DP11111 How Excessive Is Banks' Maturity Transformation?
|Author(s):||Anatoli Segura, Javier Suarez|
|Publication Date:||February 2016|
|Keyword(s):||liquidity risk, maturity regulation, pecuniary externalities, systemic crises|
|JEL(s):||G01, G21, G28|
|Programme Areas:||Financial Economics|
|Link to this Page:||cepr.org/active/publications/discussion_papers/dp.php?dpno=11111|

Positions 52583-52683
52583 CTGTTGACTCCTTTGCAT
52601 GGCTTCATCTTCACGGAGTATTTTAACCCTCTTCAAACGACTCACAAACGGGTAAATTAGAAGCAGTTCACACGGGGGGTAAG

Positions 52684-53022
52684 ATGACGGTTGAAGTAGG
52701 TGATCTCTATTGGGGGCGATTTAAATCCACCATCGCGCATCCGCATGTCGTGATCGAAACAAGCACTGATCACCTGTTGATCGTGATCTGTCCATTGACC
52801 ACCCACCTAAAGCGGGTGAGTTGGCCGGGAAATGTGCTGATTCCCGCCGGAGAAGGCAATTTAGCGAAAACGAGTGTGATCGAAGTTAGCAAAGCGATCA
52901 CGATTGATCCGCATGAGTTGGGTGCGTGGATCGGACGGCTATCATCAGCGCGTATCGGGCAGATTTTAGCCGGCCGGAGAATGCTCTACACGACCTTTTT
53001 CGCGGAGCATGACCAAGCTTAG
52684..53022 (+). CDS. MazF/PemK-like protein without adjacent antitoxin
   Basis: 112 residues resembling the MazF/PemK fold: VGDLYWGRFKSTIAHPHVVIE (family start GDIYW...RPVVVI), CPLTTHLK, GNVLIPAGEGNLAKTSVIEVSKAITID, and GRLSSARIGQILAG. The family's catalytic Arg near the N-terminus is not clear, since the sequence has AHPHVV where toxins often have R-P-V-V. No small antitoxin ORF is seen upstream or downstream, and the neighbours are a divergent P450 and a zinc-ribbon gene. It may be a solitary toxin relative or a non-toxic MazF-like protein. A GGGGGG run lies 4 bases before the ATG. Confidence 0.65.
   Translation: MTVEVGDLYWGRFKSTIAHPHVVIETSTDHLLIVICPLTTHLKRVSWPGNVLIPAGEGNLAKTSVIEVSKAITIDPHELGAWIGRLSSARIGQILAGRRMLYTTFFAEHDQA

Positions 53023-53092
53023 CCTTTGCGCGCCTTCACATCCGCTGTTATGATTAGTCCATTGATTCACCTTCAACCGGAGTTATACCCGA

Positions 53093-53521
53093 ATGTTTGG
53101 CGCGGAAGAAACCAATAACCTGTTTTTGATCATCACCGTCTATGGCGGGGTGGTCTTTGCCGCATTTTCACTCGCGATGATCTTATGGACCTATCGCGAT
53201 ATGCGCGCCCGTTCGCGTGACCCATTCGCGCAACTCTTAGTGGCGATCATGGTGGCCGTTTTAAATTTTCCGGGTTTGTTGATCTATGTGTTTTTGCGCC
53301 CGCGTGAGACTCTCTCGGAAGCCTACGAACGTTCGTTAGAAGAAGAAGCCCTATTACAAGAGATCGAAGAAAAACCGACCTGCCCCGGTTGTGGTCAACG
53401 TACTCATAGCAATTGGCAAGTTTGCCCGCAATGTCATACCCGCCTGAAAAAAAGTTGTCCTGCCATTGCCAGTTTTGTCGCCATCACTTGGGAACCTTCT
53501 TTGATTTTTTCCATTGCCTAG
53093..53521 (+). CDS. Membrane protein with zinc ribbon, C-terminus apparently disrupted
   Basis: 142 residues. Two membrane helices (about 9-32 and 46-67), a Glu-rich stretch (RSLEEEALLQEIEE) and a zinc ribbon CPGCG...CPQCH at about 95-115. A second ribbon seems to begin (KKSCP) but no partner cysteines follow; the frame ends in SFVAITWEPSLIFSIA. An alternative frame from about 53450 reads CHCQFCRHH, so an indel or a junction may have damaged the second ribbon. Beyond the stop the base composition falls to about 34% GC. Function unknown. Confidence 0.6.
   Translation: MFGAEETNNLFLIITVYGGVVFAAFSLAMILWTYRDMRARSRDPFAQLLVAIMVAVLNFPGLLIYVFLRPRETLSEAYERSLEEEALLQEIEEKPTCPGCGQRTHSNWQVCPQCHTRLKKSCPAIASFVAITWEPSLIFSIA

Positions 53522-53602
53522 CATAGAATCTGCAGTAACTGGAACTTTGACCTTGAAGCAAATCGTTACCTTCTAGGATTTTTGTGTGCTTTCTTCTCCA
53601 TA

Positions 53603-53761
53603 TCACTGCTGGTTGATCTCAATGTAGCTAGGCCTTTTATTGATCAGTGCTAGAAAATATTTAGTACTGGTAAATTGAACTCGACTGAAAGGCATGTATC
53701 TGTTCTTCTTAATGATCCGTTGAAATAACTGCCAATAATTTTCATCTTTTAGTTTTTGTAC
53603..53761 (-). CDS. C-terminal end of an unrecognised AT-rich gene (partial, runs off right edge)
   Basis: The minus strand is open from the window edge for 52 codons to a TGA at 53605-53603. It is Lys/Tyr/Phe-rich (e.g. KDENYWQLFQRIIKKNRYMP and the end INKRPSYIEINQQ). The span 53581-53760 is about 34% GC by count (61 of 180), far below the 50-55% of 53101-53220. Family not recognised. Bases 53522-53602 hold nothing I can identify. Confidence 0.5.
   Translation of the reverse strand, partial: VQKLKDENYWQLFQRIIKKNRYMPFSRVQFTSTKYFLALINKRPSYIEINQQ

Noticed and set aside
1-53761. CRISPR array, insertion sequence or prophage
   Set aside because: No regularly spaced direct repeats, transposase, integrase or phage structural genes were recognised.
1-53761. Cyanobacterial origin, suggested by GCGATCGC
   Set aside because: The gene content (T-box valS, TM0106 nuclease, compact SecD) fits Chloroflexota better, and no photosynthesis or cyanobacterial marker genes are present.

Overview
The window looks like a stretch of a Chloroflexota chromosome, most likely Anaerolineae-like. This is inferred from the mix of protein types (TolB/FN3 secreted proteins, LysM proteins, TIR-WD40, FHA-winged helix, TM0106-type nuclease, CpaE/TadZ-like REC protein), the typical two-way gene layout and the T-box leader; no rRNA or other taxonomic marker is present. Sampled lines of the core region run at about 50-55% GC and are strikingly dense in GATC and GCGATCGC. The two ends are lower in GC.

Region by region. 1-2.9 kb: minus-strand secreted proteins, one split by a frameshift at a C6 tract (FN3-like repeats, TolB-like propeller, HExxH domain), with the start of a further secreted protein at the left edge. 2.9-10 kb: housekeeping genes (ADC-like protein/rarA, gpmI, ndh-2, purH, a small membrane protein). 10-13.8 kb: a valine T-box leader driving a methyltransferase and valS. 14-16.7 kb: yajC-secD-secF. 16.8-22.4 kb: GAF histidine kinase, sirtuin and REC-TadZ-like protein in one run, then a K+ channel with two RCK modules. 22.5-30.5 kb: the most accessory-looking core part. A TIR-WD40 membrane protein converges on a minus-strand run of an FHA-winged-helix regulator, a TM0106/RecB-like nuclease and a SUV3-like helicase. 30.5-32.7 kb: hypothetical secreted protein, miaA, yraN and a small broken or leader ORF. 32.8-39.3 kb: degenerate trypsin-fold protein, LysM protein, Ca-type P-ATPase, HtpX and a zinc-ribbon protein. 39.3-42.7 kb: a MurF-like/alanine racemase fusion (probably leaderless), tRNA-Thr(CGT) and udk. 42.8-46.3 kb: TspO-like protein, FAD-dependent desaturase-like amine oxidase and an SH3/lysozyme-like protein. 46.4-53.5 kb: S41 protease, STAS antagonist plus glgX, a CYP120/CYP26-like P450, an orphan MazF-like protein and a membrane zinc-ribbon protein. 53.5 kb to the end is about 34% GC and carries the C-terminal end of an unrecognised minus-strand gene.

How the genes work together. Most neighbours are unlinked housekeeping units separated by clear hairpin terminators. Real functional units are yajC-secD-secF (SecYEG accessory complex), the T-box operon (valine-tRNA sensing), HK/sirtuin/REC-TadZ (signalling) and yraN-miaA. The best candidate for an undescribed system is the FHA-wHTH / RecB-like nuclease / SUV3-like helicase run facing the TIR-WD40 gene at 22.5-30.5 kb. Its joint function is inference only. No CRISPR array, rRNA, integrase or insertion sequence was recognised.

We quantify the gains from regulating maturity transformation in a model of banks which finance long-term assets with non-tradable debt. Banks choose the amount and maturity of their debt trading off investors' preference for short maturities with the risk of systemic crises. Pecuniary externalities make unregulated debt maturities inefficiently short. The calibration of the model to Eurozone banking data for 2006 yields that lengthening the average maturity of wholesale debt from its 2.8 months to 3.3 months would produce welfare gains with a present value of euro 105 billion, while the lengthening induced by the NSRF would be too drastic.